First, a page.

The Rite of Spring [1947 edition]
Symphonies of Wind Instruments [1920 original version]
Apollon musagète [1947 revision]
Sir Simon Rattle
Recorded in Philharmonie, Berlin – 20-22 September 2007 (Symphonies), 16-18 February 2011 (Apollon musagète) and 8-10 November 2012
CD No: EMI CLASSICS 7 23611 2 Duration: 76 minutes Reviewed: March 2013
Simon Rattle conducts Stravinsky’s The Rite of Spring with Berliner Philharmoniker [EMI]
Reviewed by Colin Anderson
Beginning with Symphonies of Wind Instruments (track 16, in fact), played in its original scoring of 1920 (Stravinsky revised the instrumentation in 1947 to create a second version), Simon Rattle and his Berlin woodwind- and brass-players create a beguiling and detailed web of sound, closing with the hauntingly moving, sadly expressed ritual that reminds that Symphonies was written in memoriam of Claude Debussy who had died in 1918.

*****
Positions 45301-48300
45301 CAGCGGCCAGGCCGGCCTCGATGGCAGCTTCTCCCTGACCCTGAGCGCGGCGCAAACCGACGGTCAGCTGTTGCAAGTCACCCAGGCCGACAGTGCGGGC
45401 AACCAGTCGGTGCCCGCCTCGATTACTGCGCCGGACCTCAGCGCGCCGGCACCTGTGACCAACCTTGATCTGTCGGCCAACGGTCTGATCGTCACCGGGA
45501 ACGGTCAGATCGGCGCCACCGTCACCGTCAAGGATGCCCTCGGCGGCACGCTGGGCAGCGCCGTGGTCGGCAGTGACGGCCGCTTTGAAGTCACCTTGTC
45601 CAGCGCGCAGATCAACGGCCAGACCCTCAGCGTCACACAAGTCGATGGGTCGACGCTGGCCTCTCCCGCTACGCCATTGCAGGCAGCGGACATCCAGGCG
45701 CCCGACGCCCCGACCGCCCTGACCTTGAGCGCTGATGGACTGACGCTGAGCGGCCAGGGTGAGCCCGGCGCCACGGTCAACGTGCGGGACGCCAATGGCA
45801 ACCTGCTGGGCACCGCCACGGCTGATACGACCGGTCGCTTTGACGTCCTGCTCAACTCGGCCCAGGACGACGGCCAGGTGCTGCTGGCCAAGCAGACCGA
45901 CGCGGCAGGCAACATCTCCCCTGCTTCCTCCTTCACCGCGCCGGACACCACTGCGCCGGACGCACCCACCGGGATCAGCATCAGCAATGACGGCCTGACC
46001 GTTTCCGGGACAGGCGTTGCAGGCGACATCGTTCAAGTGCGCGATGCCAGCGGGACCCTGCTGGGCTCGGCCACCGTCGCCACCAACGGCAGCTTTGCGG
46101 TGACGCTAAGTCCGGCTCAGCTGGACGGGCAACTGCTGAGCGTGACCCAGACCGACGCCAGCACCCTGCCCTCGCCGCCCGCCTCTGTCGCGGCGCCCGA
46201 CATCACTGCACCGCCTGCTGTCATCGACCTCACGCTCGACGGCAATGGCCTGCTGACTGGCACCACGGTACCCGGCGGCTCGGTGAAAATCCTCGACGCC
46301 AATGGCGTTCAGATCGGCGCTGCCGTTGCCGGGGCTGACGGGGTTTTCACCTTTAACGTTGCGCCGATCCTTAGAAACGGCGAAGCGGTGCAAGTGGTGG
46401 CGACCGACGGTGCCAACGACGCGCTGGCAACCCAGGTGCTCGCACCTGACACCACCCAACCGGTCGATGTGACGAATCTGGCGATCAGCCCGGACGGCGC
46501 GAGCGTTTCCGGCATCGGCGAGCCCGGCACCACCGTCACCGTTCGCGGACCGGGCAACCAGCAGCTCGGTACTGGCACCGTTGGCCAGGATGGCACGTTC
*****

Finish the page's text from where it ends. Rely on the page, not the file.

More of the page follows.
From wind colour to ‘black and white’ strings in Apollo (1928/1947) and to cool beauty, a wonderfully expressive and athletic piece, conceived for dance and ripe for listening to as classical purity. Rattle seems to use to the full strength of Berliner Philharmoniker’s string sections; there is tonal magnificence but no compromise of clarity or light and shade. This performance is a labour of love, dynamically articulated, and fastidiously executed. Some of Stravinsky’s most heartfelt music is here, not least ‘Variation d’Apollon’, strings en masse and solo creating something special. Rattle sees to it that the music’s chasteness, rich romance and rhythmic peculiarities are fully revealed.
As for The Rite of Spring, which opens the disc, Simon Rattle is an old hand of the score’s reporting the violent change of seasons, from tundra Winter to the green shoots of Spring, and the ceremony associated with it, culminating with a girl dancing herself to death. A century on from a Paris premiere (on 29 May 1913) that has entered folklore, The Rite has proved itself a seminal classic. Rattle’s third recording of it has tremendous weight and terrific impact. It’s a thrilling ride, marvellously played and captured in sound that is close, vivid and tangible. Rattle thankfully avoids being over-fast and sensationally crude, retaining folksy and choreographic impulses, finding much mystery in the opening to Part 2 and concluding with a ‘Sacrificial Dance’ that does for the maiden while intoxicating the listener.